As with most tribal decks, this one is going to care about attacking often, so adding in Birds that trigger effects when they enter combat seems appropriate. Skymark Roc is just such a card with a useful effect. On attack, it can remove a chump blocker from a single combat, or shred a small token on the battlefield. It’s in a reasonable 192 decks right now, as this kind of effect isn’t very strong on it’s own, but exactly what we’re looking for in a Bird.

I’ve talked about Sawtooth Loon before when building Dromar’s Bounce House, so you should already be familiar with its hand-filtering effect. Once again, it functions as another solid Bird with a good effect to add to the list. It’s still neglected, in only 164 decks. Another Bird of note that helps with draw is Raven Familiar from Urza’s Legacy (275 decks). One of the few blue cards with Echo, it’s just one more toolbox Bird able to provide access to options.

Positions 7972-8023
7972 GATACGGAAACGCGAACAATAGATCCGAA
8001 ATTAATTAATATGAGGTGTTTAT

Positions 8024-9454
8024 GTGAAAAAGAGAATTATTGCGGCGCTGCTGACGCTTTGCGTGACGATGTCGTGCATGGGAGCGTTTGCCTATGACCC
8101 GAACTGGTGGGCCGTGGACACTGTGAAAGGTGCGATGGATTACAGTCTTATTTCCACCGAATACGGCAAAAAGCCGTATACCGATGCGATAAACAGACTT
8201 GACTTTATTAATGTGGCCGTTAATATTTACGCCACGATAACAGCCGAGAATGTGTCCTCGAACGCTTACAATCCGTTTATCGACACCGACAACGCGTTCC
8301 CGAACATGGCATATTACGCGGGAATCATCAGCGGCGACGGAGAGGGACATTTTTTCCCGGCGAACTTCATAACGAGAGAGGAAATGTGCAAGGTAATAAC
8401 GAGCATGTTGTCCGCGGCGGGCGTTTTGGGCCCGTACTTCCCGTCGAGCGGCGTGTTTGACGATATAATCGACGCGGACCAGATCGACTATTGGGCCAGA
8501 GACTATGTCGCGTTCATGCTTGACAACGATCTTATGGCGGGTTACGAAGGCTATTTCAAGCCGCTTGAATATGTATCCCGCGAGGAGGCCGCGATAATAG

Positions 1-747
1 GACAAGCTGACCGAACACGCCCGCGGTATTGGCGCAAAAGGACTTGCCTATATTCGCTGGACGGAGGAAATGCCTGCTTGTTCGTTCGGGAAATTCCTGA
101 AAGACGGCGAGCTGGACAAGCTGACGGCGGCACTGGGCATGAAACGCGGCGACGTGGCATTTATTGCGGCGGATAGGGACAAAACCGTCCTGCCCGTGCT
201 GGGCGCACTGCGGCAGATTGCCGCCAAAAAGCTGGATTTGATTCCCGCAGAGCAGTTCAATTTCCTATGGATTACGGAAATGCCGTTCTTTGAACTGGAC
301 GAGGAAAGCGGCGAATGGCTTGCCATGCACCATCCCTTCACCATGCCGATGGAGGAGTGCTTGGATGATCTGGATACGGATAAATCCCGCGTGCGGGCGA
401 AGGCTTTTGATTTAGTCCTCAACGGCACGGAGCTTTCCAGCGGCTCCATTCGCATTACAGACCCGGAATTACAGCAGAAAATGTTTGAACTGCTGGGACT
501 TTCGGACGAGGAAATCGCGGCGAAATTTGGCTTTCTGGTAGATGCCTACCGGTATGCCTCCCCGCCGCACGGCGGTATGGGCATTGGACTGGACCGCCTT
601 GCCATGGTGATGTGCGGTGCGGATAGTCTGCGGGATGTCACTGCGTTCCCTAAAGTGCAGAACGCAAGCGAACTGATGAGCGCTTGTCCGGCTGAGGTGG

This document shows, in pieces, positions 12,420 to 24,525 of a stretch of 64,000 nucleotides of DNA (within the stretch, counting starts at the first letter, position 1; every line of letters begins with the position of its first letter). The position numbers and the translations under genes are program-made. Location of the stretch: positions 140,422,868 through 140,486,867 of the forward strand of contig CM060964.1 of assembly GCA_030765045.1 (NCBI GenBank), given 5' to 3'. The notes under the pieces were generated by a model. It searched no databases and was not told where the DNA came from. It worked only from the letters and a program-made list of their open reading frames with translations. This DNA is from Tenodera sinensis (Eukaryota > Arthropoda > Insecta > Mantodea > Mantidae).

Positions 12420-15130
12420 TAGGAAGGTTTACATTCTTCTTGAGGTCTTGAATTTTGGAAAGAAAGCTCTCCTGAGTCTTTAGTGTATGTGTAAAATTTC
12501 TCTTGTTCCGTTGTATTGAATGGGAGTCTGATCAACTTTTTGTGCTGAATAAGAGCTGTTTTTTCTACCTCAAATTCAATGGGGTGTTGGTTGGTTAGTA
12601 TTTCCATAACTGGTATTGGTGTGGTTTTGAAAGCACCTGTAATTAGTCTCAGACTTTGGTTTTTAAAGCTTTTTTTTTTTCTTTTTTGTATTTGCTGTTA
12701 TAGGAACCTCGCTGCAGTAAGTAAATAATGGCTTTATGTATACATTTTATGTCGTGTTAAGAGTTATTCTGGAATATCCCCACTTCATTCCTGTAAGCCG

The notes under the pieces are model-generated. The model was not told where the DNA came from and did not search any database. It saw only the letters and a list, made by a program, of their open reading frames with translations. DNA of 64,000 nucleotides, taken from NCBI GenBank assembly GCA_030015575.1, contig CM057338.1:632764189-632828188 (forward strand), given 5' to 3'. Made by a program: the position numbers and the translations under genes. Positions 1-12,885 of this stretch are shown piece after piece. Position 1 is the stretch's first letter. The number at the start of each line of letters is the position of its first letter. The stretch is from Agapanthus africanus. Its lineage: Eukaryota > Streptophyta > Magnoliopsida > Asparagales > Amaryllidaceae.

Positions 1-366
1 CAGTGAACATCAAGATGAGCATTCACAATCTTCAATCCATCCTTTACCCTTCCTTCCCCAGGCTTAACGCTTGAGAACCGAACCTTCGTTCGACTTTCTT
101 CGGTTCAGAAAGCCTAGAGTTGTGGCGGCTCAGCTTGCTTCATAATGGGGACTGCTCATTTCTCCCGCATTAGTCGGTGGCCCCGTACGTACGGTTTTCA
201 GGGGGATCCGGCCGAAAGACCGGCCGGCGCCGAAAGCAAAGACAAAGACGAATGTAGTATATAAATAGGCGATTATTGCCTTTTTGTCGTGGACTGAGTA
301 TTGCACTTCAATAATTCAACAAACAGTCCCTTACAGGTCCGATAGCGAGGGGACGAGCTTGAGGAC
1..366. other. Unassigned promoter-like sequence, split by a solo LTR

Fly Like an Eagle

Not all of our pro-Bird cards are going to care about creature type. Some only care that the creatures have wings. For instance, Core Set 2020’s Empyrean Eagle buffs all of our flyers for a very good rate. As the set is still fairly new, the Eagle only sees play in 59 decks right now, but I expect this number to climb swiftly! I think Kykar, Wind’s Fury wouldn’t mind the inclusion of this Eagle.

Also from Core Set 2020, Sephara, Sky’s Blade provides some much needed protection for our winged friends. This will come in handy during a Supreme Verdict, for sure. She’s also a great basher in her own right, adding some much-needed power to the field. Again, as Core Set 2020 is still new, she only sees play in 217 decks at the moment. I’m less certain of her future, however, as she feels more like a part of the 99 than a commander. Maybe I can give her a deck of her own in a future article.